The allure of the untamed, a symbol of the wild west, the wild horse or burro may seem like a dream come true for many equestrian enthusiasts. But, diving into the deep end of wild horse adoption is no small matter. Here’s what you should know before you take the leap.
1. Understanding Your Eligibility and Equestrian Experience
Venturing into the world of wild equine adoption is not just about age or past records. Yes, you need to be at least 18, and a history tainted with animal cruelty would require you to rethink your decision. But beyond that, your aptitude for handling these majestic creatures is paramount. The transition from the wild to structured environments demands acute observation, rapid decision-making, and effective problem-solving. Planning to mount your newly-tamed mustang? Ensure your horsemanship skills are impeccable, complemented by abundant patience and an enthusiasm for adopting novel techniques.
2. Infrastructure Preparedness
Dreaming of expansive pastures for your wild companion? It’s essential to see through their eyes. Releasing them into vast spaces might mean you’ll end up searching more than enjoying their company. To strike the right balance, a minimum of 400 square feet of appropriately fenced area, suitable for their age, is non-negotiable. This isn’t merely for confinement but to facilitate vital care routines – from hoof-care and vaccinations to regular vet visits.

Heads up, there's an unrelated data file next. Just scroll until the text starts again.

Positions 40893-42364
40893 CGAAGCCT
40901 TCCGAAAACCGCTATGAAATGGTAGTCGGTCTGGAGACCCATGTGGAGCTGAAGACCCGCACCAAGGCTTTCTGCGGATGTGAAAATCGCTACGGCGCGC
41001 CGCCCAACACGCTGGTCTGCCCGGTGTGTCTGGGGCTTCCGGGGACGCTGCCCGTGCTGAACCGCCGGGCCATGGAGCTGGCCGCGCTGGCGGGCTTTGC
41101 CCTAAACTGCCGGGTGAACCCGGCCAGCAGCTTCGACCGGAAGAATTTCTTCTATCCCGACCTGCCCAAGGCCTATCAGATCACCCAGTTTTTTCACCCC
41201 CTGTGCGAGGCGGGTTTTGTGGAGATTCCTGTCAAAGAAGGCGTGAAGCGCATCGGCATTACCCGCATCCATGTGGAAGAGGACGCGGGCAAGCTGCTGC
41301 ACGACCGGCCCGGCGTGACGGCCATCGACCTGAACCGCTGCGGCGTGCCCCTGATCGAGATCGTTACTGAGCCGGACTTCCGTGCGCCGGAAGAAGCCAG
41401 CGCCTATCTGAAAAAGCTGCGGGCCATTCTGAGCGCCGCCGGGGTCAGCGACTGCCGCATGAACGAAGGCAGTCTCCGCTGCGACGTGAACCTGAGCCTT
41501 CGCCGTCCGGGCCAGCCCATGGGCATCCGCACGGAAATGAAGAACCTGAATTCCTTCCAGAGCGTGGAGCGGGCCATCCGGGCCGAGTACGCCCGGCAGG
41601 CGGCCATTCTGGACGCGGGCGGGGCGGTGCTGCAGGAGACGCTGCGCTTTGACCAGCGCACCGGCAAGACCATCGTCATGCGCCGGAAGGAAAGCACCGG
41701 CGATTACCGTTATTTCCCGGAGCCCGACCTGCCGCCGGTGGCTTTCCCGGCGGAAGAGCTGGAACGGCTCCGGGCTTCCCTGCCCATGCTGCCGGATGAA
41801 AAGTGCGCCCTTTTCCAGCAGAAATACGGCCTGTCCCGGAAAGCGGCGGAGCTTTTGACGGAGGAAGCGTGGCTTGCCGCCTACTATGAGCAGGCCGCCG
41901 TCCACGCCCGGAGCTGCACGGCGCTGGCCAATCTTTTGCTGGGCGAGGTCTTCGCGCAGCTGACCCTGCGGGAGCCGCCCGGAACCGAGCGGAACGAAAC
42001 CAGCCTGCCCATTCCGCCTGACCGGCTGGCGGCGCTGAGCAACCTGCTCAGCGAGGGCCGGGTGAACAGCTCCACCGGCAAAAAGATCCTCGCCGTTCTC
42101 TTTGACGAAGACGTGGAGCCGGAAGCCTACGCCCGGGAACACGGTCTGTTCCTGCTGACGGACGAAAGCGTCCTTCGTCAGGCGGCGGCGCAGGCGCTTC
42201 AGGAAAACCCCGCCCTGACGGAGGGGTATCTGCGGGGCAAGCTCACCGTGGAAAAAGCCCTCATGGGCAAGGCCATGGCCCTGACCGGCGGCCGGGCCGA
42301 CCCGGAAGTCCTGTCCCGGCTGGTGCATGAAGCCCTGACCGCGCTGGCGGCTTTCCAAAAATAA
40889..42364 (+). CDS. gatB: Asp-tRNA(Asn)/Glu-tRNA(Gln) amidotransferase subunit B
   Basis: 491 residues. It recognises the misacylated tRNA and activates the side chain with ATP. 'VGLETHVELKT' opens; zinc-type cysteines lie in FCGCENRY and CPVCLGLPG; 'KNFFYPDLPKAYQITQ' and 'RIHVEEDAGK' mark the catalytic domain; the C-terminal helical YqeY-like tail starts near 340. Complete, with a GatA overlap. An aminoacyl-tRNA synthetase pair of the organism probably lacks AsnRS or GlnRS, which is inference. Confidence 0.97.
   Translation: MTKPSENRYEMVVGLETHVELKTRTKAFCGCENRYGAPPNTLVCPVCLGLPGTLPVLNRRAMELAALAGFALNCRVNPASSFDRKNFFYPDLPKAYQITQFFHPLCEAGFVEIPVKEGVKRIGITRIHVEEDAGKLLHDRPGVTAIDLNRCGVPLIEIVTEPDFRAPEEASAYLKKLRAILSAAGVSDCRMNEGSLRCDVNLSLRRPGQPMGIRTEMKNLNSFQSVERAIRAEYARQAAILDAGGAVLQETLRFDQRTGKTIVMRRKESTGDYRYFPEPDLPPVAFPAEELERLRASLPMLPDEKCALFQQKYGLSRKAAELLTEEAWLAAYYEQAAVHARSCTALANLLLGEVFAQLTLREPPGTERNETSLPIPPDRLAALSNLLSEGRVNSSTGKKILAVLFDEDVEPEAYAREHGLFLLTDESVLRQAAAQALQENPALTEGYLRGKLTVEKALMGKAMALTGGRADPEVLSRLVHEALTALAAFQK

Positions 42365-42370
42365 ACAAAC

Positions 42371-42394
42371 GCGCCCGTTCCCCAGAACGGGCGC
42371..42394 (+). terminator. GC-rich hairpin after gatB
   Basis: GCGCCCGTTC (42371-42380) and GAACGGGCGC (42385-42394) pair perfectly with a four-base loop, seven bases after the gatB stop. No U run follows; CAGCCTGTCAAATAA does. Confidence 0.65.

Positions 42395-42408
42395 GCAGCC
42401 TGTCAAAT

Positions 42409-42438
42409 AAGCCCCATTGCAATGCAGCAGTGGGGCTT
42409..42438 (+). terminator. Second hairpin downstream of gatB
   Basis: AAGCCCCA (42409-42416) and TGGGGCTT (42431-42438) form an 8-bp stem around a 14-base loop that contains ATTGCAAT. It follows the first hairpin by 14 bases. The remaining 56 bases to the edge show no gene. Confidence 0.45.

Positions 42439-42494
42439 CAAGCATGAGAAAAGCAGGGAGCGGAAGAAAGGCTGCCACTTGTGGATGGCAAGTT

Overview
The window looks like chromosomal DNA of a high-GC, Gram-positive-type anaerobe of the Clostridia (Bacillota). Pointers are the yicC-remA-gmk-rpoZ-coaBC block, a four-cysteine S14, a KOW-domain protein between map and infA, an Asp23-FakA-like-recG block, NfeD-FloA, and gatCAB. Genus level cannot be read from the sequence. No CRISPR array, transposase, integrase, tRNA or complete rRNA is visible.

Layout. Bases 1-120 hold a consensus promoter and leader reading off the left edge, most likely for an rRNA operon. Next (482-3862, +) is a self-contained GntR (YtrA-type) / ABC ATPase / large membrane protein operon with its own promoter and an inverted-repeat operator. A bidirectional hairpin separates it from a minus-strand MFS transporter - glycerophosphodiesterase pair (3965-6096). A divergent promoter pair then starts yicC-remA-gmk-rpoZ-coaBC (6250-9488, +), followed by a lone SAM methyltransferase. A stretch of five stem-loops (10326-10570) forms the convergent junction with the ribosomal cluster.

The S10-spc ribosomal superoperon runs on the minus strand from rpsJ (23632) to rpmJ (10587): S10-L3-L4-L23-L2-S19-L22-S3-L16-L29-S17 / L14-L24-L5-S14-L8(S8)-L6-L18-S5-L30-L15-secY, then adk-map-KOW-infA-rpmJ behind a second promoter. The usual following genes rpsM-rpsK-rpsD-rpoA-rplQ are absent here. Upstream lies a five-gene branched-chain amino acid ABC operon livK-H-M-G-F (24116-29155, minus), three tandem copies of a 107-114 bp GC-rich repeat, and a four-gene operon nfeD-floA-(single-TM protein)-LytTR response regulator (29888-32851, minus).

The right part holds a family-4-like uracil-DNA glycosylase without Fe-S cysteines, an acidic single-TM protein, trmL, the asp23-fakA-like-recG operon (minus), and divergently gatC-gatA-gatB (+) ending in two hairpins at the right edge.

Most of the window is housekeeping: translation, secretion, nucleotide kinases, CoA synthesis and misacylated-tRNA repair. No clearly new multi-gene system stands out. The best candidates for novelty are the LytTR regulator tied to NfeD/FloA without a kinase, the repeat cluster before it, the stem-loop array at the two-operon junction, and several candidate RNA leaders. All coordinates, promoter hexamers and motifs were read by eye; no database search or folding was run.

3. The Transport Requirements
Bringing your wild companion home isn’t as simple as it might seem. You’ll need a specially designed trailer. The specs? A stock or horse trailer equipped with a specific rear gate type and a mandatory covered top. If your trailer features dividers, they’ll need to be detached or fastened back. And a small pro-tip: inspecting the condition of your trailer’s floorboards is crucial. Don’t overlook it!
4. Finances are Front and Center
Adoption is just the beginning. The ongoing costs can be hefty. From feed, training, vet care, to the periodic deworming – expenses pile up. The BLM (Bureau of land management) might offer financial assistance (up to $1,000 in some cases) to defray some of these costs. They’re also likely to drop by for a check-in within the first six months to ensure everything’s going smoothly.
5. Ownership Comes with Time
Even after you’ve brought your wild horse or burro home, the federal government retains ownership for a year. Once this period lapses, you’ll receive a Title Eligibility Letter. Upon having a qualified professional (like a vet) vouch for your care of the animal, you’ll be granted a Certificate of Title. If you’ve purchased rather than adopted, you’ll gain immediate ownership. But here’s the catch: these rules aren’t just bureaucracy. They’re in place to prevent the illegal slaughtering of these animals, ensuring they truly find loving homes.
Bringing a wild horse or burro into your life isn’t just about fulfilling a personal dream. It’s a commitment, an oath to provide a safe haven for a creature that has known the fierce freedom of the wild. It’s a journey of understanding, patience, and, above all, respect. Explore adoption options at the Wild Horse and Burro Online Corral from the BLM.